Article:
Mayo Clinic doc’s real-time dashboard makes ER patient tracking easier

Waiting in the emergency room is not limited to patients.

Doctors and other ER staff are constantly waiting too — waiting to see if the X-Ray report is available, waiting to see whether lab results are back and waiting to see whether medication that was ordered was given to the patient.

And the only way to know whether any of this information is available is to go into each patient’s medical record individually and do a check. Repeat the same process for every patient that’s in the ER.


But Dr. Vernon Smith at the Mayo Clinic has come up with a real-time dashboard that is meant to take away all this repeated checking. It incorporates easy-to-understand icons — X for an X-ray, a drop of blood to represent lab results and mortar and pestle for medications —  that are displayed on large computer screens throughout the emergency department.

What’s more, the same screen has information available on all patients simultaneously. That’s a real boon to doctors and other ER care providers who are caring for multiple patients at the same time.

“What we can’t do in emergency departments is focus on one patient,” said Smith, who along with Dr. Andy Boggust developed the so-called YES Board, in a recent phone interview. “So how do you know which ones you are worried about and which ones you are not worried about. Who’s got lab results that are critical; who’s got abnormal vital signs.”

With the YES Board, the status of 75 to 80 patients is available at a glance. The patient tracking system was installed in 2007 in the emergency department of St. Mary’s Hospital in Rochester, Minnesota, Smith said. No formal study has been designed to see how much time the system has saved in the ER, but he believes that it cuts patient stays by 30 minutes to an hour.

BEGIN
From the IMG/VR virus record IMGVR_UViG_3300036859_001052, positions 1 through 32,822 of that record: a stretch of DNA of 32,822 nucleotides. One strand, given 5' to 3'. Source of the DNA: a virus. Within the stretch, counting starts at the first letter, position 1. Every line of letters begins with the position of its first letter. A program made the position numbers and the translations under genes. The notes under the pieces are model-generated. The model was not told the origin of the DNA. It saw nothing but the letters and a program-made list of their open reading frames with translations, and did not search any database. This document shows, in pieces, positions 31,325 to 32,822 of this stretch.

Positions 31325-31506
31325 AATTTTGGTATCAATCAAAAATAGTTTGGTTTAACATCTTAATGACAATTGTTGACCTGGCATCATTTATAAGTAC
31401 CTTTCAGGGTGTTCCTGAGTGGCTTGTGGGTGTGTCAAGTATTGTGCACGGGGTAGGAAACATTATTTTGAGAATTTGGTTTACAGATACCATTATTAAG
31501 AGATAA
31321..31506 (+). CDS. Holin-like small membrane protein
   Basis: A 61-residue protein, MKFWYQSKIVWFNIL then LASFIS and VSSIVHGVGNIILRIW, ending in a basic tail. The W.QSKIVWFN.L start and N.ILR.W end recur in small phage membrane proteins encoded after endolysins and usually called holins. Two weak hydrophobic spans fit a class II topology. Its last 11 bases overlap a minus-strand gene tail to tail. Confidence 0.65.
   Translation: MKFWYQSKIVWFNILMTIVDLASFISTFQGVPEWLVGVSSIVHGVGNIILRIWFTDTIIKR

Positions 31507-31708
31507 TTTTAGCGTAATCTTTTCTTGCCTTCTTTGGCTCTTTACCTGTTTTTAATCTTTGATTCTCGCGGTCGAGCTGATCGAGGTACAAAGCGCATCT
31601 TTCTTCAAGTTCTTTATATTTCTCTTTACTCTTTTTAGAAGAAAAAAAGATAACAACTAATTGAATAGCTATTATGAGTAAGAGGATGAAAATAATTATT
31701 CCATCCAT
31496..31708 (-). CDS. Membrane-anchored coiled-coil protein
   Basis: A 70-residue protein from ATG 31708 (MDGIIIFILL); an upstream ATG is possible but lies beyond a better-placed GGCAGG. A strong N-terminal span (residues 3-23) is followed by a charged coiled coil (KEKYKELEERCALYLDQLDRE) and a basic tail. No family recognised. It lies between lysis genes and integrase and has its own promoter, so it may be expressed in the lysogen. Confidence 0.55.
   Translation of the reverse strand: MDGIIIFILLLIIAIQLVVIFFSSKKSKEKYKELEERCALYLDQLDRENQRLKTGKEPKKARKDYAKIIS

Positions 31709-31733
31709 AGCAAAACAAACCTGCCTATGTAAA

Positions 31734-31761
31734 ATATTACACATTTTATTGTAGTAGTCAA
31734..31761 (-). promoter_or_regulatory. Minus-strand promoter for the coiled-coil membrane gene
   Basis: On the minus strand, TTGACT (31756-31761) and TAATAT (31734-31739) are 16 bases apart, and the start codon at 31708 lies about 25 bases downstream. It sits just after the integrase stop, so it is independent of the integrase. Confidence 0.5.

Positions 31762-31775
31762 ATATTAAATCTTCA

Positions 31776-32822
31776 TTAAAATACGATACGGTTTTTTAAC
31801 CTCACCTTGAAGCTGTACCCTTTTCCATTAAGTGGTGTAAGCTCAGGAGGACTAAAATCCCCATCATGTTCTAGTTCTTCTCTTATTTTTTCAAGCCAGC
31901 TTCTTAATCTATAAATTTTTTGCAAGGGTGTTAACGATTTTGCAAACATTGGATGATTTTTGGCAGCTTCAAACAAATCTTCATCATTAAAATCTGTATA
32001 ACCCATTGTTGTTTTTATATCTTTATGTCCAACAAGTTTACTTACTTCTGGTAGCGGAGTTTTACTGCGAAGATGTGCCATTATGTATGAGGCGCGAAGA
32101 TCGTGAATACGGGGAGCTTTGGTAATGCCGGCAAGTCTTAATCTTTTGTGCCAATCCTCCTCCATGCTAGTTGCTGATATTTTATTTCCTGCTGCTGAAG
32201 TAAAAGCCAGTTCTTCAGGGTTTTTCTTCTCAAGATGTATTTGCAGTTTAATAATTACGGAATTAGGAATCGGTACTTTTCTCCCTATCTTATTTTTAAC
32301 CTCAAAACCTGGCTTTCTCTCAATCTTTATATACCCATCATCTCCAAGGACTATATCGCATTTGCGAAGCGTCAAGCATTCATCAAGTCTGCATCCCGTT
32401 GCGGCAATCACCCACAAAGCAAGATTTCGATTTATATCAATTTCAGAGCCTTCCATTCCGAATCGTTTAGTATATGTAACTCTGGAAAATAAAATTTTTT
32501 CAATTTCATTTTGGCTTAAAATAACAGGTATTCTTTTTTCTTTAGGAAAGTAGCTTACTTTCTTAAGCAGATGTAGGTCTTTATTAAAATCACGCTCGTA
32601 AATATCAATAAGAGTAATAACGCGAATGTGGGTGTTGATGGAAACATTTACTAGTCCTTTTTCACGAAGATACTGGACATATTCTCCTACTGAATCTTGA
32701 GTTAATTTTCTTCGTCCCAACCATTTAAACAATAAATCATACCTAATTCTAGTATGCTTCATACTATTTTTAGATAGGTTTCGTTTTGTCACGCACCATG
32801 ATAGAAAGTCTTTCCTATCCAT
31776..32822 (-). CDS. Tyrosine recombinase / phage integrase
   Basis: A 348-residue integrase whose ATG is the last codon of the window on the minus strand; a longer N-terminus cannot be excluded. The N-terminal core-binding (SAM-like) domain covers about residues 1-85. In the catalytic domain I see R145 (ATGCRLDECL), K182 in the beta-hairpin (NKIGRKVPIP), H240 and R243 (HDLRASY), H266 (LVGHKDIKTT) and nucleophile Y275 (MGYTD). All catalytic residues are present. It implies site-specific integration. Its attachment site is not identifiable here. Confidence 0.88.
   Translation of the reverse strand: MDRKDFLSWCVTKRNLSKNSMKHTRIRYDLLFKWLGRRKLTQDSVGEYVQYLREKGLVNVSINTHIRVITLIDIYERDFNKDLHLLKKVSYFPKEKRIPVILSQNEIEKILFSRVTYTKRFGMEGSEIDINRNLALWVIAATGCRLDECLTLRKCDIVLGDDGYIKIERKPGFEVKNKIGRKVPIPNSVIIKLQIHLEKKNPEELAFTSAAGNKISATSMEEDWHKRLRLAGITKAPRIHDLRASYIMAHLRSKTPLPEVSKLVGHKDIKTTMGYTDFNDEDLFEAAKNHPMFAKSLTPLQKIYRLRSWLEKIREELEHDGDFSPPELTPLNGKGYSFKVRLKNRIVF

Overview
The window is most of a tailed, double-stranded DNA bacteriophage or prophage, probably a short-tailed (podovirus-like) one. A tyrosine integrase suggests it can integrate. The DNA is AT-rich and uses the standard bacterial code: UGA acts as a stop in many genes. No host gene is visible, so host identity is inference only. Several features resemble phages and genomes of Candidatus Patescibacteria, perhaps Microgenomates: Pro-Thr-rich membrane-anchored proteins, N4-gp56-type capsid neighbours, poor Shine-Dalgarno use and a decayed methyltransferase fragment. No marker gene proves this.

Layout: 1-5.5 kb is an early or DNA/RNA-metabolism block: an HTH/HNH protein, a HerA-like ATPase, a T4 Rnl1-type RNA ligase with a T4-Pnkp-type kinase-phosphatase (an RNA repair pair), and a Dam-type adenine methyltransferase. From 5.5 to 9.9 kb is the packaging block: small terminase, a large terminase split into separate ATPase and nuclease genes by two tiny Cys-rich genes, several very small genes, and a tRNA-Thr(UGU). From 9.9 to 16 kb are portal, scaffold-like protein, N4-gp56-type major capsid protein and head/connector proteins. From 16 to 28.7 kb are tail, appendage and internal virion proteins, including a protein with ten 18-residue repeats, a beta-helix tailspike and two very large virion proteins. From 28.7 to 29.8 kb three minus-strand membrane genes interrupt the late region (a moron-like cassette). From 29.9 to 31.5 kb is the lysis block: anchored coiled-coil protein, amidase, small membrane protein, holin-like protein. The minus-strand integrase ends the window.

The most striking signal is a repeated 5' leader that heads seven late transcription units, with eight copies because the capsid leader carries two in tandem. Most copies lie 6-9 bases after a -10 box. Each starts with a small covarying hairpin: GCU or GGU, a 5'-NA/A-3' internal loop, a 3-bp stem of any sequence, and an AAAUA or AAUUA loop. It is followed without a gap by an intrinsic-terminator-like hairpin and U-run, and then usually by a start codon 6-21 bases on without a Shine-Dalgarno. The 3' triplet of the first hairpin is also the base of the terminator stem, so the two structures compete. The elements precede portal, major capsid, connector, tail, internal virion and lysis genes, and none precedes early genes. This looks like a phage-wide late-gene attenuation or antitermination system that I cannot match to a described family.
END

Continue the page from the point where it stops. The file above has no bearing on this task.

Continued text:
Although the YES Board began life in the ER, it wasn’t long before other parts of the hospital wanted dashboards of their own. Smith came up with icons for other things such as whether rooms were available or they were closed for cleaning.

Last year, a consulting firm in Chicago — West Monroe Partners — acquired an exclusive license to use the dashboard in conjunction with Microsoft Amalga, which is a health data aggregator.

The YES Board has been so successful that Smith is in Mayo Clinic’s Arizona campus to roll it out in the emergency department there. The Florida campus will follow suit.

In fact, a Mayo Clinic public affairs spokesman pointed out that, aside from ensuring that patients are cared for properly, the system has been invaluable in critical scenarios.

“On one occasion the YES board accurately detected and alerted physicians of a patient who was being discharged, who was actually experiencing a heart attack,” said Nicholas Hanson, the Mayo spokesman.

 [Photo Credit: Mayo Clinic Public Affairs]

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